Defense Health Care

Tri-Service Strategy Needed to Justify Medical Resources for Readiness and Peacetime Care Gao ID: HEHS-00-10 November 1, 1999

The Department of Defense (DOD) needs to apply a tri-service strategy nationwide to account for the resources its military treatment facilities in the national capital area need for both readiness and peacetime care. By also considering resources available in the local civilian community, DOD would then have a systematic basis to justify budget requests. In the 1990s, DOD and the services' surgeons general implemented DOD's managed care program, reduced the number of medical personnel, consolidated graduate medical education programs, established partnerships with the Department of Veterans Affairs, and undertook several other improvement initiatives. Recent efforts include a project to develop a tri-service strategy to account for current and projected beneficiary populations, focus on the military health system's basic wartime and peacetime care missions, and optimally seek to realign military treatment facilities' staffing and resource allocations. GAO suggests that DOD top management continue to scrutinize this project and periodically report to Congress on progress being made.

GAO noted that: (1) despite successful DOD and service efforts to improve MHS management, DOD still lacks a comprehensive tri-service strategy for determining and allocating medical resources among MTFs; (2) consequently, neither GAO nor DOD can fully address the need for, or appropriate size of NCA MTFs or MTFs elsewhere in MHS; (3) a tri-service strategy applied systemwide would enable DOD to assess the need for each MTF by taking into account the resources needed for both readiness and peacetime care available at all NCA MTFs; (4) also, resources available in the local civilian community need to be considered; (5) such a strategy would also provide a systematic basis for justifying budget requests; (6) DOD has recently begun to address this fundamental deficiency; (7) a key obstacle to developing a tri-service strategy is the military services' long-standing independence; (8) historically, the services have had enough resources to maintain separate health care systems, with capabilities overlapping during peacetime; (9) as a result, over the years, formal interservice management efforts have been limited and, today, remain difficult to achieve; (10) a second obstacle is that DOD and the services have not determined the cost of MHS' evolving readiness mission or the cost of its peacetime care; (11) without knowing such costs, DOD is hampered in justifying MHS' size and defending the need for individual MTFs; (12) exacerbating this has been the emerging peacetime care emphasis during this decade--projected to continue in the next--which competes for resources with MHS' basic readiness mission; (13) regarding service coordination with NCA, GAO found that MTFs have entered into numerous, varying agreements to share resources; (14) such ad hoc agreements are vulnerable to changes in MTF budgeting approaches and other factors that can affect the MTFs' willingness to coordinate their efforts; (15) DOD and the services' Surgeons General have undertaken improvement initiatives, including implementing DOD's managed care program, TRICARE; reducing the number of medical personnel; consolidating graduate medical education programs; establishing partnerships with the Department of Veterans Affairs; reducing hospital stays; restructuring hospitals into more efficient clinics; and revising budget processes to more closely link funding to cost-effective health care; and (16) among these the most critical in GAO's and DOD's view is to develop a tri-service strategy that takes into account current and projected beneficiary populations and optimally seeks to realign MTF staffing and resource allocations.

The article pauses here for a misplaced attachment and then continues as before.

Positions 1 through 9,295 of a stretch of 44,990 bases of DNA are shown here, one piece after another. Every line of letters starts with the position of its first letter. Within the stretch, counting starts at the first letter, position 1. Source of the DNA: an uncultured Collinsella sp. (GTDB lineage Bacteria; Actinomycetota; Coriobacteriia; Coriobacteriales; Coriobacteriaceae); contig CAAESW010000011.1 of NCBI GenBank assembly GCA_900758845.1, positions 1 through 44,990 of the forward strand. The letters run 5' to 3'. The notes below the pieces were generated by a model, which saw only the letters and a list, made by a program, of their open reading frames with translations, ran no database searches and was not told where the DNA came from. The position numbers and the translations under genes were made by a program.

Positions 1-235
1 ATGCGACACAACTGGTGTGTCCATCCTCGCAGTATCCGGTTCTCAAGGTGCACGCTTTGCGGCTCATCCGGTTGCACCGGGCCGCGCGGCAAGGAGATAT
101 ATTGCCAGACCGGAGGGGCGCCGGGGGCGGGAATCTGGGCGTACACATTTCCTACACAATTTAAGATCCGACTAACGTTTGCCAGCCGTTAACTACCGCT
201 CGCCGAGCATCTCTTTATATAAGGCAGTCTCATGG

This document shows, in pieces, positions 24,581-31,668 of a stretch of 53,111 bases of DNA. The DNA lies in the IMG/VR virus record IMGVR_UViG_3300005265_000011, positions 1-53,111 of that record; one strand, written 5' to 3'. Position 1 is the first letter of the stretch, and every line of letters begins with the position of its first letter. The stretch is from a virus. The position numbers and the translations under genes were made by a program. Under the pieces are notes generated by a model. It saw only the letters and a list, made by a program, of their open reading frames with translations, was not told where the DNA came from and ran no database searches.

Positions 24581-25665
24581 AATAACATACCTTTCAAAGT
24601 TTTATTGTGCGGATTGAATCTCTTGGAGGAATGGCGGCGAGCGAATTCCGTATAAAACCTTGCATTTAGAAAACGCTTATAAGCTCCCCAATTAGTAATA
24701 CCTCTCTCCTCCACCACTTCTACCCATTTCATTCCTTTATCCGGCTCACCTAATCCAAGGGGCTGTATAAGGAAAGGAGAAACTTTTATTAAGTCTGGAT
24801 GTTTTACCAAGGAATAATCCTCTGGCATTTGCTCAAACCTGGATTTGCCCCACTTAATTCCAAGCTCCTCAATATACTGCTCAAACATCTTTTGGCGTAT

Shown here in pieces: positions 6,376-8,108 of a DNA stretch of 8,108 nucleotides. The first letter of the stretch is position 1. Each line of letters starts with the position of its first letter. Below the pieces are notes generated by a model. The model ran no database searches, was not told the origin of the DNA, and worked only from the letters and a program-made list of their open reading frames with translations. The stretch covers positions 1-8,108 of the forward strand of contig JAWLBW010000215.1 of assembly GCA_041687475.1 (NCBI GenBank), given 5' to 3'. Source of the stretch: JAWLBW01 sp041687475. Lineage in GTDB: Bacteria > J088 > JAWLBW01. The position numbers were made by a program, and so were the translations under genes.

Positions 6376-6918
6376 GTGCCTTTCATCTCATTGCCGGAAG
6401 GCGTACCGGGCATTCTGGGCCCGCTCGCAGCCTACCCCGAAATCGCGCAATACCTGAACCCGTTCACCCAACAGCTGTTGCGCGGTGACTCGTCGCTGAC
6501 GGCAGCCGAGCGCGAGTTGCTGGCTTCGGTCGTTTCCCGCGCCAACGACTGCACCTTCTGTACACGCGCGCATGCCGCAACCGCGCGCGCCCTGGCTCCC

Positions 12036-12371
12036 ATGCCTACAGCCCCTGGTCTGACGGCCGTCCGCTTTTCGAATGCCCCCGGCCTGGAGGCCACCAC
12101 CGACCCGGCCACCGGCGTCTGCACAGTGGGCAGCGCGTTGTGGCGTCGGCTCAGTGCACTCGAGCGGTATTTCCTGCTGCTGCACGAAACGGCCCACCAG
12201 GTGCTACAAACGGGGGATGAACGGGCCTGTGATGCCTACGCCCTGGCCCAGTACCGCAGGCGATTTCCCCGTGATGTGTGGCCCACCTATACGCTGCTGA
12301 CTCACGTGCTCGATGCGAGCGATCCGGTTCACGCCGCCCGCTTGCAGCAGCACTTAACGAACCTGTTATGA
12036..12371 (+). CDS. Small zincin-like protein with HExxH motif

Our recommendations from this work are listed below with a Contact for more information. Status will change from "In process" to "Open," "Closed - implemented," or "Closed - not implemented" based on our follow up work.

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